Just for grins, let’s figure this out for age 70.

Starting at age 70

By delaying to age 70, you achieve an 8% increase in your benefit each year.  Here’s the tale of the tape (again, with interest added in):

Earnings Withholding
(plus interest)
Benefit Payback Period
Half $1,037,350 $99,386.93 $2,281/month 3 years, 7 months
Full $2,074,700 $198,773.90 $3,204/month 5 years, 2 months

In the full wage base example, your personal money paid into the system, with interest added, is paid back in just over five years (less than four years in the half wage base example), when you’re age 75, or just over age 80 if you include the employer’s portion of the withholding.  In the half wage base option you’ve been paid back in full just after your age 73½.


If you happen to have the mindset that you should try to get your money back out of the system as soon as possible (which I believe is a short-sighted approach), then you should start taking your benefit as early as possible at age 62.  You’ll get your payback by age 71 if you’ve maxed out your withholding, or by age 68½ in the half wage base example.

Unfortunately, you’ll be short-changing yourself (and your spouse, if you’re the primary breadwinner) of future increased benefits at the cost of saving only four years in the payback cycle (or five years in the half wage base example).  See the article Ah, Sweet Procrastination! for more details on the benefit of delaying taking your Social Security benefit.

About the author

Jim Blankenship, CFP®, EA

Jim Blankenship is the founder and principal of Blankenship Financial Planning, Ltd., a financial planning firm providing hourly, as-needed financial planning and advice. A financial services professional for over 25 years, Jim is a CFP professional and has earned the Enrolled Agent designation, a designation that qualifies him as enrolled to practice before the IRS. Jim is also a NAPFA-registered financial advisor, which designates him as a Fee-Only Financial Advisor.

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A Social Security Owner's Manual


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  • Two comments that I think are relevant.
    My personal savings (IRA, 401K, etc.) survive me and benefit my heirs. With SS my money is simply removed from the table (thank you very much sucker).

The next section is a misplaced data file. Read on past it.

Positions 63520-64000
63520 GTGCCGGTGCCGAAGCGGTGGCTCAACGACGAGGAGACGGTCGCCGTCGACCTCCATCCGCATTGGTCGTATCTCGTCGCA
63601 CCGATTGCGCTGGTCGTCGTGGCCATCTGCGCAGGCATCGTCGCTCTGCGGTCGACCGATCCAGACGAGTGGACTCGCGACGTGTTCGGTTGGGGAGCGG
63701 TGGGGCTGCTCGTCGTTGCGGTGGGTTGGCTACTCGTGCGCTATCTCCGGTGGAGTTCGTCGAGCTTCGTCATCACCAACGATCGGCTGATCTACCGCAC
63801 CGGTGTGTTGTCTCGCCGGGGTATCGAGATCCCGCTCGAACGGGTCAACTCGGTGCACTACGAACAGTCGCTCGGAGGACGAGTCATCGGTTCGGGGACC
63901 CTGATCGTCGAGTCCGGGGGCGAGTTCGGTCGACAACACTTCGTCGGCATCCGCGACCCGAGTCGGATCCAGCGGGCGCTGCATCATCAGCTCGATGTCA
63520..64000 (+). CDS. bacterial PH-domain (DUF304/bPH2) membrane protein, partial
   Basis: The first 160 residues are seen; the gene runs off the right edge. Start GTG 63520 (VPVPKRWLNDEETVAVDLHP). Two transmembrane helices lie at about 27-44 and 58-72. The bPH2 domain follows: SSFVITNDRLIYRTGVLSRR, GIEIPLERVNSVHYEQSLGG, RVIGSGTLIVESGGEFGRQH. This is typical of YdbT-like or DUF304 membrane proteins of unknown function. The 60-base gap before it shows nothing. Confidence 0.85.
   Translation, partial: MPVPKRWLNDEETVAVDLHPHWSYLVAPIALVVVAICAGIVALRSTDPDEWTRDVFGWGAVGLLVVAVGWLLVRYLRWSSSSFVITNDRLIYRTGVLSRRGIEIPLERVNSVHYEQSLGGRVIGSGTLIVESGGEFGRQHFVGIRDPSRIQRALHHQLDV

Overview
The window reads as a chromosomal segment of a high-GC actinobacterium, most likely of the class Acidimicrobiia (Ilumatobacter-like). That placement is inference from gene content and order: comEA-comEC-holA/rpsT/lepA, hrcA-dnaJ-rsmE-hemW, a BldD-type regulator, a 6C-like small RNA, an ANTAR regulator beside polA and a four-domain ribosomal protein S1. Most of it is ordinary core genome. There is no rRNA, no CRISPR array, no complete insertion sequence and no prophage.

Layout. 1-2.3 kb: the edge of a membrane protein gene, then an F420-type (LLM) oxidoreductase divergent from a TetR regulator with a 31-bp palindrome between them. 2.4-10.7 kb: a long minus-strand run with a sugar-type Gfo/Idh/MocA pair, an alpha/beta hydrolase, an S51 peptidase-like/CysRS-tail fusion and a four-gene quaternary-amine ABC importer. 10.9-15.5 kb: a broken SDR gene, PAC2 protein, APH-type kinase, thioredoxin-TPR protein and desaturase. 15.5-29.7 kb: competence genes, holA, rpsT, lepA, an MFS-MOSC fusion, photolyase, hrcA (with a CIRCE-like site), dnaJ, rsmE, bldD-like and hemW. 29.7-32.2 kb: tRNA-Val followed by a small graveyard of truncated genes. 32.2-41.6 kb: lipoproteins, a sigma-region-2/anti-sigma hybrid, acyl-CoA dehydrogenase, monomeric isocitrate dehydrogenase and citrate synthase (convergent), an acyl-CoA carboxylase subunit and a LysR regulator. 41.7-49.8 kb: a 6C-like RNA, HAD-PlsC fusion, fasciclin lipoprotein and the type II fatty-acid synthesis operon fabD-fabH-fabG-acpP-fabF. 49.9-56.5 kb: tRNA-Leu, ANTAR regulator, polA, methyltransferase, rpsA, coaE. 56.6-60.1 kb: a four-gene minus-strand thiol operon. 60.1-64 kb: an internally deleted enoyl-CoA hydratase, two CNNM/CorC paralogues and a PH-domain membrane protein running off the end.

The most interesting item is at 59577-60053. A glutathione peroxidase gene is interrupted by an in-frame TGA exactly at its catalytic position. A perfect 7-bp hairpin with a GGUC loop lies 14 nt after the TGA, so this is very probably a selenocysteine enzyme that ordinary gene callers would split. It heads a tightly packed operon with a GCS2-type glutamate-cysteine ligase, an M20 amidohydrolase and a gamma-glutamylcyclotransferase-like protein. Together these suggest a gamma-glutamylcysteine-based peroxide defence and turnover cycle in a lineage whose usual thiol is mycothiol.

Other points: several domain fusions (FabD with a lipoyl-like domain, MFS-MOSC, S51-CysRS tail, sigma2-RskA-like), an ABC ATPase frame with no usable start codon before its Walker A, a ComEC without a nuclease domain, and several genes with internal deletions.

The SS experiment in socialism is a classic pyramid scheme and is unsustainable. When the house of cards collapses, What then?

  • Yes, I think you have identified one of the few downsides to social security. One never has a crystal ball, and all forms of saving involve some risk. I am happy to say, this will not be a problem for me!

  • Very good points, indeed! There’s another hand though, Gail (and in case you’re counting, that makes three hands!)…

    If you die at age 62 and 1 month (for example) with no spouse and no children, under the SS system you have nothing to leave to your favorite charity (or nieces and nephews, sisters and brothers, or parents) – whereas, in the case of the savings account, you have the account to bequeath as you wish.


  • Thank you for posting this analysis. I found it very helpful. I would like to add one observation. Once you have withdrawn the savings accrued from the self-funded account, the money is gone. However, a social security pension continues to pay till the end of your life, a potentially much larger total payout. Of course, one could argue that you could have invested the money better to earn a higher return. On the other hand, you could have done worse! The advantage of social security and state and federal pensions is that it provides an inflation protected floor to one’s standard of living in retirement. One is then free to attempt to improve that standard by investing other money saved.